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Cheering for the Retis

Cheering for the Retis 1

SINCE his debut in the ring four years ago, Double K has been a constant in the Malaysia Pro Wrestling (MyPW) scene.

Despite his heel (bad guy) persona and the many times he has broken the rules, the Retis – as he is also known – is always able to get the crowd to cheer for him. Maybe it is his charisma, or perhaps it is ‘Penyodok’, his signature weapon, a dustpan.

Since surviving a motoring accident a few months ago which forced him to use a cane, Double K (real name Khalidi Khalid) has turned his attention to commentating during wrestling matches. It was at one of these events that I learned that we share the same hobby, building model kits.

Intrigued to know more about the man beyond the squared circle, I invited Double K to meet up at Arab Thai at eCurve, Mutiara Damansara.

Located on the ground floor at the back of the mall, behind some escalators, this establishment is a hidden gem.

Despite its name, Arab Thai is not a restaurant serving fusion food. Instead, its menu is divided into two halves: Arab and Thai.

When we met, Double K no longer needed a cane to walk. “I graduated from using a walker with four legs,to crutches with two legs, to a cane with one leg, and now I am walking on my own,” he said.

The speed of his recovery, to a layman, is astounding.

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Double K opened his menu and started scanning the rice dishes. “The office of my day job is located above an Arab restaurant. I smell their fragrant rice almost every day, but I have never been there.

“So, I think I’ll have rice today.”

His pick was chicken mandi, a staple of Arab restaurants. This deceptively simple-looking dish from Yemen features spiced rice with chicken cooked in a special oven. It is served with two gravies; one is like curry, while the other is like salsa.

“Should we get hummus?” asked Double K. Hummus is mashed chickpeas blended with different spices, ingredients, and oils, depending on the region of origin or recipe.

We ordered the shawarma hummus, which comes with cut chicken, and malawah, a Yemeni bread and a personal favourite of mine. It is very similar to the Malaysian roti canai.

For drinks, we ordered another one of my favourites, a sharing pot of mint tea.

Of course, the tea is served hot in an ornate teapot, with small cups, and is best with plenty of sugar. At Arab Thai, the tea is unsweetened, but a container of sugar is provided.

“The doctor says I’ll be able to wrestle again in July. I was advised to move around unaided, to retrain my body to move naturally again,” said Double K as he stood up and walked to get his pictures taken for this story while we waited for our food.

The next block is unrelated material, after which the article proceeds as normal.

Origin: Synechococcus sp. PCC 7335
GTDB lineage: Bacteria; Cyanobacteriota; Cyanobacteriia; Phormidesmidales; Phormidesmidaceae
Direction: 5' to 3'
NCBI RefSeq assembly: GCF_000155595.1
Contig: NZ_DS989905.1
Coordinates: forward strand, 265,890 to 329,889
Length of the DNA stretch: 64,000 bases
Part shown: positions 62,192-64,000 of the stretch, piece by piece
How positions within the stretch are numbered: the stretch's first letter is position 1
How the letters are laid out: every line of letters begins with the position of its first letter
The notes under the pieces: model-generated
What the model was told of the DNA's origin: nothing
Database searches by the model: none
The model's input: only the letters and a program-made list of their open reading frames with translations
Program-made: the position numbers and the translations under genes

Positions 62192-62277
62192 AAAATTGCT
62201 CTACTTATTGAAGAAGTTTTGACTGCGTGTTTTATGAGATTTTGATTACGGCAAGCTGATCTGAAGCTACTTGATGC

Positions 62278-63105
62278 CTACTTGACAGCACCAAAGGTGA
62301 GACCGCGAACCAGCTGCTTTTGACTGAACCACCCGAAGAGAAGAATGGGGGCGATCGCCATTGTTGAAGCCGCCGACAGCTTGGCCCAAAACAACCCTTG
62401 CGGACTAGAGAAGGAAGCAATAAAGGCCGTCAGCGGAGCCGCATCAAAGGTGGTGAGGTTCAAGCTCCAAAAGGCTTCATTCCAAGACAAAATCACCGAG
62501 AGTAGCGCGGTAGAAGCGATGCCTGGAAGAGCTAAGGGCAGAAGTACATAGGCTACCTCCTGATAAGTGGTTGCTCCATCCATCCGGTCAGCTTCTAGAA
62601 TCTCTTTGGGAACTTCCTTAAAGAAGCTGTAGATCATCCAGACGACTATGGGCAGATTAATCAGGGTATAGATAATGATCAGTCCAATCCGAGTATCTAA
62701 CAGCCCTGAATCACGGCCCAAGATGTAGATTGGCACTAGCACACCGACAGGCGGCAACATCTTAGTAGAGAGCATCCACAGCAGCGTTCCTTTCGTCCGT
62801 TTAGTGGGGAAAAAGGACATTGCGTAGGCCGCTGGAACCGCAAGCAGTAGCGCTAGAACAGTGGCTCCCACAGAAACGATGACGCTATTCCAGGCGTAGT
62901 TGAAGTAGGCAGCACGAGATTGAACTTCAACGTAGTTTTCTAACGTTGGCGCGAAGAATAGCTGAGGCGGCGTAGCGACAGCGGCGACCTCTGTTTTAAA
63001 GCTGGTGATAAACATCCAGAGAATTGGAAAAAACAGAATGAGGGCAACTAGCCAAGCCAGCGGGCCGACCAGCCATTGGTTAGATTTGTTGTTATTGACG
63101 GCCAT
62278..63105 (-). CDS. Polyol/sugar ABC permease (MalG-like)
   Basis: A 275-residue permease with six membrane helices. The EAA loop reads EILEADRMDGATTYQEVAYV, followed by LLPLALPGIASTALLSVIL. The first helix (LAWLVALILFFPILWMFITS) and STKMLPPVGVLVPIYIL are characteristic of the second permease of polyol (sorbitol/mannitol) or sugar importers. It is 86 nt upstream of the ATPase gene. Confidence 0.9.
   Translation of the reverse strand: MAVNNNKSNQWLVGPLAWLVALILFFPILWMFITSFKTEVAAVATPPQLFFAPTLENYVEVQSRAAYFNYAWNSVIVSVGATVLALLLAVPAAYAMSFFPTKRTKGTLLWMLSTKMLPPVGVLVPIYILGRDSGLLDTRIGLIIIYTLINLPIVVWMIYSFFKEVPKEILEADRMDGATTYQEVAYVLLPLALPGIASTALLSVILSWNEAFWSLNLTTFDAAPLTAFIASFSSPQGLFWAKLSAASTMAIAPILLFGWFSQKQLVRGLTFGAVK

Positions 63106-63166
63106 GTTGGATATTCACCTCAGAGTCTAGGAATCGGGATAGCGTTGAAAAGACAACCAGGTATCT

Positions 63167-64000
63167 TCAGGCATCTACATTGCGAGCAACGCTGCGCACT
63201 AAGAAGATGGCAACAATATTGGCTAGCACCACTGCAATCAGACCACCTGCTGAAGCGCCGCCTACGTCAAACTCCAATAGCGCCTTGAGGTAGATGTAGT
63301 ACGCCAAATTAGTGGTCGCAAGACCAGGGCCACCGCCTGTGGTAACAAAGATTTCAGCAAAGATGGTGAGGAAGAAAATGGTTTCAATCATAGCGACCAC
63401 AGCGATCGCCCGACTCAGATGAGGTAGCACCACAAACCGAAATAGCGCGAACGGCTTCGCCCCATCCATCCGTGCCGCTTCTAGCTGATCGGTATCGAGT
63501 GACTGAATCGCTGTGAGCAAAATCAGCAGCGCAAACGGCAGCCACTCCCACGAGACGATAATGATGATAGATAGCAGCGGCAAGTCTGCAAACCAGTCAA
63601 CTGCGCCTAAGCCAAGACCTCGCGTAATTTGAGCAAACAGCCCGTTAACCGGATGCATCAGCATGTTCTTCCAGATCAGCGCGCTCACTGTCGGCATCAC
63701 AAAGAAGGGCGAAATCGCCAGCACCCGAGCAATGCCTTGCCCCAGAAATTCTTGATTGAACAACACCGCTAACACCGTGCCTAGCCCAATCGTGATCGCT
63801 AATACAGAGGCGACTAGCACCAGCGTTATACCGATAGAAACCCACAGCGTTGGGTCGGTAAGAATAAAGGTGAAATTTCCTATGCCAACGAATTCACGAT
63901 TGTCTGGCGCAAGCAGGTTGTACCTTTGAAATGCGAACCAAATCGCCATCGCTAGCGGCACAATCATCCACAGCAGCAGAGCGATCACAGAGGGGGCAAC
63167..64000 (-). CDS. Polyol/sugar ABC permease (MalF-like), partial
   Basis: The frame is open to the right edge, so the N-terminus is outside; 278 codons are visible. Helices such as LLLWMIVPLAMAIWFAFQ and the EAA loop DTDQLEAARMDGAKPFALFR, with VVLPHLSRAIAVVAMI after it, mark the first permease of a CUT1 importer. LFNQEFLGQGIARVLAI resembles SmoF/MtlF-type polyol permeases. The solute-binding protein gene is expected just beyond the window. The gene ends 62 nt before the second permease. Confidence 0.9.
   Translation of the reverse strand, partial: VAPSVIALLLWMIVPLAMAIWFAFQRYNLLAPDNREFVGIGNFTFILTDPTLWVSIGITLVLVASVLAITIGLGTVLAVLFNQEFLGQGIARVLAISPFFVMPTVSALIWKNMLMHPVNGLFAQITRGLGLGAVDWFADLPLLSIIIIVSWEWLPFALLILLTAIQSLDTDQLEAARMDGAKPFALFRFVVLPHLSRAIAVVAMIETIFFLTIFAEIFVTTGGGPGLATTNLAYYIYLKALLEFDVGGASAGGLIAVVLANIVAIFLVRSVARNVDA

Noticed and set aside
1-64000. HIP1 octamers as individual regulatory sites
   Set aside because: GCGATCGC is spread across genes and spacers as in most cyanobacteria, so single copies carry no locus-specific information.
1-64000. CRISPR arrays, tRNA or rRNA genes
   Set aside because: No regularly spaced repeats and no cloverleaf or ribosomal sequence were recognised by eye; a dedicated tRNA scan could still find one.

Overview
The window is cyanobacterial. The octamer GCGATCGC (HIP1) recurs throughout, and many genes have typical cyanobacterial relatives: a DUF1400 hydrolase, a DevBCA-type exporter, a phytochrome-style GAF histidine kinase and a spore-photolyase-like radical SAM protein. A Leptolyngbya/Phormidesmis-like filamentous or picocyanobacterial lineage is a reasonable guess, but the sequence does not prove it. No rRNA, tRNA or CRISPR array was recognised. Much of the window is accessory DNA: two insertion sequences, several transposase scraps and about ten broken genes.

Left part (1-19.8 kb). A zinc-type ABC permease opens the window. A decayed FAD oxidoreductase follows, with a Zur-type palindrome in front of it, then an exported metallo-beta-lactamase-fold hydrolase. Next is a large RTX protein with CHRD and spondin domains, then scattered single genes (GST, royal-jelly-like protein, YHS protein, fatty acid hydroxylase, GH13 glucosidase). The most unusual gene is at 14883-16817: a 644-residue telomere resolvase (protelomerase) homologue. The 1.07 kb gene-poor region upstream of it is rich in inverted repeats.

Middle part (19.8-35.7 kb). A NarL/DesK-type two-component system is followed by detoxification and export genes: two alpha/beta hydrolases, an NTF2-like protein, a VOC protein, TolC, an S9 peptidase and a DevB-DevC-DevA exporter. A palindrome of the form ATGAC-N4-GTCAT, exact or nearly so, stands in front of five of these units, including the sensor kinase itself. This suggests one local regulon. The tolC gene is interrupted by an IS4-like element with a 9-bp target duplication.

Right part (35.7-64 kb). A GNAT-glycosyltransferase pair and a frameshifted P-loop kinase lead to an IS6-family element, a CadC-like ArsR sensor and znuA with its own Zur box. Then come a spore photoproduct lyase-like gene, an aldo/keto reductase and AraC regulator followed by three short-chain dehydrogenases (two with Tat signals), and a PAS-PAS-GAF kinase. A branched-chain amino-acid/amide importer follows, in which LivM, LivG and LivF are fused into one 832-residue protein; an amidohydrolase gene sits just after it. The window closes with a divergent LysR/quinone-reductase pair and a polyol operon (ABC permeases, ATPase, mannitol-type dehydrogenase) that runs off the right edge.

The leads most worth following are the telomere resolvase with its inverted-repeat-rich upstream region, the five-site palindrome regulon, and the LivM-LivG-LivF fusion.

Once we were back at our table and the food arrived, we started talking about the recent changes in MyPW.

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“We are returning to our indie roots,” explained Double K. The promotion used to pride itself on holding big events every three or four months.

But this year, MyPW is focusing on holding monthly events, with New Moon taking place this Sunday, and Strike Back on April 18.

“The wrestlers love wrestling in an outdoor environment,” said Double K.

Since late last year, MyPW has held its matches in the futsal court at Spacerubix, Puchong. “It may be hot for the spectators, but the environment lets us sweat and makes us want to push harder,” he added.

Double K didn’t waste time trying out the hummus while I tore into the malawah.

In my experience, the food at Arab Thai never disappoints. It turns out Double K has always heard of, but had never tried, hummus before. And he discovered that he liked it a lot.

Most pro wrestling fans understand that it is a form of entertainment, albeit an athletic one. Because of this, a lot of naysayers belittle the role of a title-belt holder.

I asked Double K what it means to hold a championship belt.

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“The championship belt is a prestige and a privilege to hold,” explained Double K.

“It means that you are the face of the company. It is also a symbol of the company’s appreciation of the hard-working talent and elevates the status of the wrestler”.

As we were finishing our meal, Double K told the story of how he got into building model kits.

“I started with Lego when I was young. In time I wanted to do something more challenging, so one day I took my dad to a hobby shop,” says Double K.

“I am a big fan of mecha, giant robots. And at the time I had never seen a Gundam plastic (Gunpla) model kit before.

“I picked one, and it turned out to be one from the Gundam Wing series, a Heavyarms Gundam. It was my first.”

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